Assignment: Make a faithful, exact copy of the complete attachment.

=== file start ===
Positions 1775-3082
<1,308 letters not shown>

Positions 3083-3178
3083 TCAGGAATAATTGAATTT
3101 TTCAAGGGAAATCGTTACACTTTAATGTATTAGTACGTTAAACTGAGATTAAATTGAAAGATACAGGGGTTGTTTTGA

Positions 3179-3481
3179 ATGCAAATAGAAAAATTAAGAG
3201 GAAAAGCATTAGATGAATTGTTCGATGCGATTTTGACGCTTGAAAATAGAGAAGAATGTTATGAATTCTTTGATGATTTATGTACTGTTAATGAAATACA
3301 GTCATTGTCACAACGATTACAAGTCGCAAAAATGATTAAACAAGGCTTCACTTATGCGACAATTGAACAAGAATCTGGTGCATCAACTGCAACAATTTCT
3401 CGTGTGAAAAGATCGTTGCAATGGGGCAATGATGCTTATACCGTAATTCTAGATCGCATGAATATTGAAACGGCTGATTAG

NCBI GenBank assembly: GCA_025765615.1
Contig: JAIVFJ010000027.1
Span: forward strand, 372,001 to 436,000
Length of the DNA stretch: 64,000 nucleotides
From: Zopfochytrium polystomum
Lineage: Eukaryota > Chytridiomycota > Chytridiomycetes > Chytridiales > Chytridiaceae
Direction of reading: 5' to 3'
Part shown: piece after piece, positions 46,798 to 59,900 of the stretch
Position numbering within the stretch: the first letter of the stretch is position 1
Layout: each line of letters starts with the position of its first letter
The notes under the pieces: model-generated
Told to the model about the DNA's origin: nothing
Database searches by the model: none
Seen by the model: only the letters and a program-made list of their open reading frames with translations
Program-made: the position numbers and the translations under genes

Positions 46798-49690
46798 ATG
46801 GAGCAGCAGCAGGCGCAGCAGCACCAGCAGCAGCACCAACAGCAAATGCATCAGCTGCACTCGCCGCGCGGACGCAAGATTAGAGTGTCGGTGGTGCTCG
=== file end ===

Positions 1775-3082
<1,308 letters not shown>

Positions 3083-3178
3083 TCAGGAATAATTGAATTT
3101 TTCAAGGGAAATCGTTACACTTTAATGTATTAGTACGTTAAACTGAGATTAAATTGAAAGATACAGGGGTTGTTTTGA

Positions 3179-3481
3179 ATGCAAATAGAAAAATTAAGAG
3201 GAAAAGCATTAGATGAATTGTTCGATGCGATTTTGACGCTTGAAAATAGAGAAGAATGTTATGAATTCTTTGATGATTTATGTACTGTTAATGAAATACA
3301 GTCATTGTCACAACGATTACAAGTCGCAAAAATGATTAAACAAGGCTTCACTTATGCGACAATTGAACAAGAATCTGGTGCATCAACTGCAACAATTTCT
3401 CGTGTGAAAAGATCGTTGCAATGGGGCAATGATGCTTATACCGTAATTCTAGATCGCATGAATATTGAAACGGCTGATTAG

NCBI GenBank assembly: GCA_025765615.1
Contig: JAIVFJ010000027.1
Span: forward strand, 372,001 to 436,000
Length of the DNA stretch: 64,000 nucleotides
From: Zopfochytrium polystomum
Lineage: Eukaryota > Chytridiomycota > Chytridiomycetes > Chytridiales > Chytridiaceae
Direction of reading: 5' to 3'
Part shown: piece after piece, positions 46,798 to 59,900 of the stretch
Position numbering within the stretch: the first letter of the stretch is position 1
Layout: each line of letters starts with the position of its first letter
The notes under the pieces: model-generated
Told to the model about the DNA's origin: nothing
Database searches by the model: none
Seen by the model: only the letters and a program-made list of their open reading frames with translations
Program-made: the position numbers and the translations under genes

Positions 46798-49690
46798 ATG
46801 GAGCAGCAGCAGGCGCAGCAGCACCAGCAGCAGCACCAACAGCAAATGCATCAGCTGCACTCGCCGCGCGGACGCAAGATTAGAGTGTCGGTGGTGCTCG